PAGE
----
Tristan loves this Coles knife
Tristan loves this Coles knife

$4 Coles knife professional chef loves

WITH its plastic bag phase-out occupying headlines for the past two weeks, another recent development inside Coles has gone largely unnoticed.

At the end of June, the supermarket chain unveiled its updated Cook & Dine collection, including over 200 new or updated products.

With utensils, cookware, plastic containers and a collection of knives, Coles' general manager of non-food Charlotte Rhodes says the range is designed to create a more comprehensive offering for those grabbing what they need to cook at home.

"The range will round out the Coles shopping experience, giving our customers access to everything they need to prepare a beautiful dinner or bake a delicious cake."

Although larger supermarkets have carried a small selection of cookware for years, the offering has generally remained limited to simple utensils and a few basic frying pans, saucepans and baking trays.

The new selection includes stainless steel knives, a carbon steel non-stick wok, induction-friendly saucepan and frying pan, and a wooden chopping board.

With most of the range available for less than $10, the brand seems to be positioning itself to compete with other budget homeware retailers such as Ikea, Kmart and Big W.

But is the new kitchenware worth a spot in your kitchen? We put a few of the pieces to the test by cooking a simple chicken stir-fry, which you can see in the video above.

The first task was to cook some rice, for which we used the 20cm induction base saucepan ($18). The pan was sturdy, with a thin but solid base and comfortable handle. It brought water to a simmer quickly on our induction stovetop and cooked the rice evenly and without sticking.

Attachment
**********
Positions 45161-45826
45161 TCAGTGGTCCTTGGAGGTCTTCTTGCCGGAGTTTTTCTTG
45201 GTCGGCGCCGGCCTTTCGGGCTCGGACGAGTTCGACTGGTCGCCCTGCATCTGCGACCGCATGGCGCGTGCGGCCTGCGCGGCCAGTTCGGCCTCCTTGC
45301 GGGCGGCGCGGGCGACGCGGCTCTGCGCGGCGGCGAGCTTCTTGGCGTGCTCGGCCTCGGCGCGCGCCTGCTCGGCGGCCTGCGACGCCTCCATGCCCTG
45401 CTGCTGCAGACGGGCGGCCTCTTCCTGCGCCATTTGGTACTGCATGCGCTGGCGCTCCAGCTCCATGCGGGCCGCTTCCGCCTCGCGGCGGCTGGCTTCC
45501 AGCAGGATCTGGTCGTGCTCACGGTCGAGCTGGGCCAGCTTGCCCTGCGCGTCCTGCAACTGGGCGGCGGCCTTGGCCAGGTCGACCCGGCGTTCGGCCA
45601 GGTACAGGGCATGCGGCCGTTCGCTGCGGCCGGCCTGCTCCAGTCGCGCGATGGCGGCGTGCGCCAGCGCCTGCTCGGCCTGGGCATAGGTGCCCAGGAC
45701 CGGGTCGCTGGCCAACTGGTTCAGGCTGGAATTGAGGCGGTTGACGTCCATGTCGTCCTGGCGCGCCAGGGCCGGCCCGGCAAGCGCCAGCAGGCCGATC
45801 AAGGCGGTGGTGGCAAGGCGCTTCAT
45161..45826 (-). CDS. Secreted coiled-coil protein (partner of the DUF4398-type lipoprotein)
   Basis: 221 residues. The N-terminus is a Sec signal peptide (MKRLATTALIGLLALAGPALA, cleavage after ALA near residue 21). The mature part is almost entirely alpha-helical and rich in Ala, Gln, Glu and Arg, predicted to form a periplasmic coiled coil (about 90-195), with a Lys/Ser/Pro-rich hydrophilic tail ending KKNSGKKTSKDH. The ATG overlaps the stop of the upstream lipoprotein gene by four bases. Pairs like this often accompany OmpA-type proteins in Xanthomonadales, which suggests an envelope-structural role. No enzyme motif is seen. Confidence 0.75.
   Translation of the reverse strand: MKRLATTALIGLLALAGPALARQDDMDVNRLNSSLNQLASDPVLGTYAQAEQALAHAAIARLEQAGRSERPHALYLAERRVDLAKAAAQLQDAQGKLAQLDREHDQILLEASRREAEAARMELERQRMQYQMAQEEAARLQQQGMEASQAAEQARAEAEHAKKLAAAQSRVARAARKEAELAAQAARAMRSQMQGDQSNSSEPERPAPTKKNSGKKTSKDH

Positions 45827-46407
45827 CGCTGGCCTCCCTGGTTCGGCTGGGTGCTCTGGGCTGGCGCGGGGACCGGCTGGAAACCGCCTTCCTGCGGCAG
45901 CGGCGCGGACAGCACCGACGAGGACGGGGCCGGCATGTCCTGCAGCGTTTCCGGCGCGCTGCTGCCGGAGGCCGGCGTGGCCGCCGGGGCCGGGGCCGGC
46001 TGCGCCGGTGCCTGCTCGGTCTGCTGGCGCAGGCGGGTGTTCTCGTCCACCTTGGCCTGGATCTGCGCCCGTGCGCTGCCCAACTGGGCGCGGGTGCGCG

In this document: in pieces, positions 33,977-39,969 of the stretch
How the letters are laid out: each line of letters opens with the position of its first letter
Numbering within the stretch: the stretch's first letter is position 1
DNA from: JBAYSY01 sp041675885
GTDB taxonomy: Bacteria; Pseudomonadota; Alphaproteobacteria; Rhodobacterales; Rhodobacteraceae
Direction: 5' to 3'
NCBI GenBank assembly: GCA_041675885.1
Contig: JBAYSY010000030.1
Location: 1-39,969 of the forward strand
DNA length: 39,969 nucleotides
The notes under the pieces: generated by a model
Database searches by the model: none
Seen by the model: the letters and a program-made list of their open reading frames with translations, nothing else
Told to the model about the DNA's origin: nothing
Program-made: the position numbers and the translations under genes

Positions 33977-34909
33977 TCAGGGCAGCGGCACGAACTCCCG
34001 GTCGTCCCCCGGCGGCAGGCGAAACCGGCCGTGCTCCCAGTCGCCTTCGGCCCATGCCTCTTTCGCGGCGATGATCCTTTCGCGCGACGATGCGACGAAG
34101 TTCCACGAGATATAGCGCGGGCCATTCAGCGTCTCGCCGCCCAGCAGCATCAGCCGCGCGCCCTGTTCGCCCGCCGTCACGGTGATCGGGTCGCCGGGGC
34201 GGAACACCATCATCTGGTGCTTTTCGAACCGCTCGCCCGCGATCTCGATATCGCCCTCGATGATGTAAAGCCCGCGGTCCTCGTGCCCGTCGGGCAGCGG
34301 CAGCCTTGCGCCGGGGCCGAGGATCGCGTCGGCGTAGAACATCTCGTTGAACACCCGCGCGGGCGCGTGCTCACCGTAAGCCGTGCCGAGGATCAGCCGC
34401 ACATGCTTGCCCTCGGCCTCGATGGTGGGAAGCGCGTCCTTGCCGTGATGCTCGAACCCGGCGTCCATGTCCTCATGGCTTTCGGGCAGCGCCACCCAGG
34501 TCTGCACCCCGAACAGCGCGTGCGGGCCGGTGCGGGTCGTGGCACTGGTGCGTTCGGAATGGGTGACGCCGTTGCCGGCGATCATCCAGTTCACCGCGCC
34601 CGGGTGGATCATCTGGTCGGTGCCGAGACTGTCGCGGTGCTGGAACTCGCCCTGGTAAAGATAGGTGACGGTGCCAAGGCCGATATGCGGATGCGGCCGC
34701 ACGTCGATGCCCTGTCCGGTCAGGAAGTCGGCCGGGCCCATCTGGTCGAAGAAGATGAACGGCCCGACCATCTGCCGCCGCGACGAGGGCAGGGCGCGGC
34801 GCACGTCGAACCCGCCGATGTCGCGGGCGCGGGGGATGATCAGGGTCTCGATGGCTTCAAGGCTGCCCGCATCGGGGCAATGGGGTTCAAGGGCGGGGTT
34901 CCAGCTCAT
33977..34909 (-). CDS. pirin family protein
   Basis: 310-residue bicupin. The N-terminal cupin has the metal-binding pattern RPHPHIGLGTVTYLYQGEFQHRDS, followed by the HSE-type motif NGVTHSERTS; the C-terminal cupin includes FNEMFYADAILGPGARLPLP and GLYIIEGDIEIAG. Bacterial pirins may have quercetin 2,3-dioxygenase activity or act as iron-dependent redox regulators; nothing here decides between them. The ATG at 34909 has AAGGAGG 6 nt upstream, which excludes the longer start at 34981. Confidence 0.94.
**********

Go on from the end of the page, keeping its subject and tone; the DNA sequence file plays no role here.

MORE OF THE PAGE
Tristan loves this Coles knife.
Tristan loves this Coles knife.

Using the stainless steel garlic press to crush a number of peeled cloves was less successful, with only half the garlic passing through the hole-filled plate (the rest escaped messily in chunks from the sides of the press). The press retails for only $6, but even at that price we've used far better.

Slicing the vegetables for the stir-fry using the chopping board and knives yielded mixed results. The oversized Santoku knife ($6) felt too big even in my large hands and slipped a number of times while cutting an onion.

Conversely, the utility and paring knives ($4 each) cut quickly, easily and cleanly, demonstrating exceptional value for money. The acacia chopping board ($20) was solid, weighty and easily the highlight of the items we tested.

The 30cm non-stick carbon steel wok - one of the featured pieces in the new Cook & Dine range - sat neatly on the stove and heated quickly, its handle sturdy enough to maintain control yet light enough to make the wok easy to lift. Tossing ingredients was simple, and despite the non-stick surface (which can sometimes make browning food difficult), our chicken cooked quickly and well.

While my first fry with the wok was a success, cleaning it revealed that the non-stick surface had already begun to fail in spots, raising questions about its longevity.

Broadly, the stir-fry was a success, with the small knives, chopping board, saucepan and wok performing exceptionally.

The newly updated Coles Cook & Dine range won't interest those who value higher quality pieces of cookware. But if you need something affordable, and you're only looking for basic food preparation or to add a few key utensils, it's convenient and budget-friendly.

The knife is part of a new range of Coles homewares.
The knife is part of a new range of Coles homewares.

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